O God, who didst lead thy holy apostles to lay hands upon men to serve thee as Sacred Ministers in thy Church: Grant that, under the guidance of the Holy Spirit and through the intercession of Blessed Junipero Serra, the Church may choose men wisely and in accordance with thy Will for the ministry of Word and Sacrament, and may uphold them in their work for the extension of thy kingdom; through Him who is the Shepherd and Bishop of our souls, Jesus Christ our Lord, who liveth and reigneth with thee in the unity of the Holy Ghost ever, one God, world without end. Amen.

29 June 2015

The First Martyrs of Rome


“It was through envy and jealousy that the greatest and most upright pillars of the Church were persecuted and struggled unto death.... First of all, Peter, who because of unreasonable jealousy suffered not merely once or twice but many times, and, having thus given his witness, went to the place of glory that he deserved. It was through jealousy and conflict that Paul showed the way to the prize for perseverance. He was put in chains seven times, sent into exile, and stoned; a herald both in the east and the west, he achieved a noble fame by his faith....  Around these men with their holy lives there are gathered a great throng of the elect, who, though victims of jealousy, gave us the finest example of endurance in the midst of many indignities and tortures. Through jealousy women were tormented, like Dirce or the daughters of Danaus, suffering terrible and unholy acts of violence. But they courageously finished the course of faith and despite their bodily weakness won a noble prize.”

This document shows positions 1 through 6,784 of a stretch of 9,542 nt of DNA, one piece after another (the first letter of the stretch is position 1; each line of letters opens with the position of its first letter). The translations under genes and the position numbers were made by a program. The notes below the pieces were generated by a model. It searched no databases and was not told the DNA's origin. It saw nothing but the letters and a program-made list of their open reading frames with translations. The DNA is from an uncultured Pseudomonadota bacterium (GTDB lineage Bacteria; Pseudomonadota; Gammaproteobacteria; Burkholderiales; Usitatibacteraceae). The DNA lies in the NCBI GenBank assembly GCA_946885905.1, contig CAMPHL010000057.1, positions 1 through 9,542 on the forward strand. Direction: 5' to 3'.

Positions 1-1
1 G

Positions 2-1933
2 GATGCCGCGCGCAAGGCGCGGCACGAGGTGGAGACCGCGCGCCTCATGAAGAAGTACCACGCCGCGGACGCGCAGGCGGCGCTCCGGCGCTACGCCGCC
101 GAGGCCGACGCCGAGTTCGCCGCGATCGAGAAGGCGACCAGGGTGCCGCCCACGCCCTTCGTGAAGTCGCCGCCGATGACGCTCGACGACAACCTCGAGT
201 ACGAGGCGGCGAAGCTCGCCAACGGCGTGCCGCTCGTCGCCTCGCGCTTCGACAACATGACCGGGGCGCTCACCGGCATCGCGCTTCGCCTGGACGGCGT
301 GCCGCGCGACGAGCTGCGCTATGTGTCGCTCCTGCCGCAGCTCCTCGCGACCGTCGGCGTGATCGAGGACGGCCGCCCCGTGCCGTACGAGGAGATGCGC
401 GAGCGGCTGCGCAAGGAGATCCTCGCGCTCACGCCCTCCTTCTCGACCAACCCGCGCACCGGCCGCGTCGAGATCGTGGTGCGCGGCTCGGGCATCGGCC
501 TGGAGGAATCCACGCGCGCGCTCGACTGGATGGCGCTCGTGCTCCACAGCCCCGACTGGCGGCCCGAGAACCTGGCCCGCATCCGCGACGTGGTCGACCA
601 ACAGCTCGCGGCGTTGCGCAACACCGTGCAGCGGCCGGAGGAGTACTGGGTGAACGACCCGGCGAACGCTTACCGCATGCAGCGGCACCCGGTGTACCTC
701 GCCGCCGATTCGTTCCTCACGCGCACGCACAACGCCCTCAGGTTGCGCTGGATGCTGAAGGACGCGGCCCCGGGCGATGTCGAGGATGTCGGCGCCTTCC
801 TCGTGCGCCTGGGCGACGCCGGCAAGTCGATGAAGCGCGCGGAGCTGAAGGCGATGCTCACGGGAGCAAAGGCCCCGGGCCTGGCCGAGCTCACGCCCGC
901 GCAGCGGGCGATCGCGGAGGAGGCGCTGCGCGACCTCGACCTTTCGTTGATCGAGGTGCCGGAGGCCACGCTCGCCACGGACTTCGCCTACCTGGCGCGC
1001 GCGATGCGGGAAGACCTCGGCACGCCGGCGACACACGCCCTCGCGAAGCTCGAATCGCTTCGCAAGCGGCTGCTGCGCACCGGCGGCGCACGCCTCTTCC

- Pope St. Clement

Almighty and everlasting God, who didst enkindle the flame of thy love in the hearts of the holy martyrs of Rome: Grant to us, thy humble servants, a like faith and power of love, that we who rejoice in their triumph may profit by their example; through Jesus Christ our Lord, who liveth and reigneth with thee and the Holy Spirit, one God, for ever and ever. Amen.

The Holy Apostles Ss. Peter & Paul

Ss. Peter and Paul by Bartolomeo Vivarini


"Both apostles share the same feast day, for these two were one; And even though they suffered on different days, they were as one. Peter went first, and Paul followed. And so we celebrate this day made holy for us by the apostles' blood. Let us embrace what they believed, their life, their labors, their sufferings, their preaching, and their confession of faith."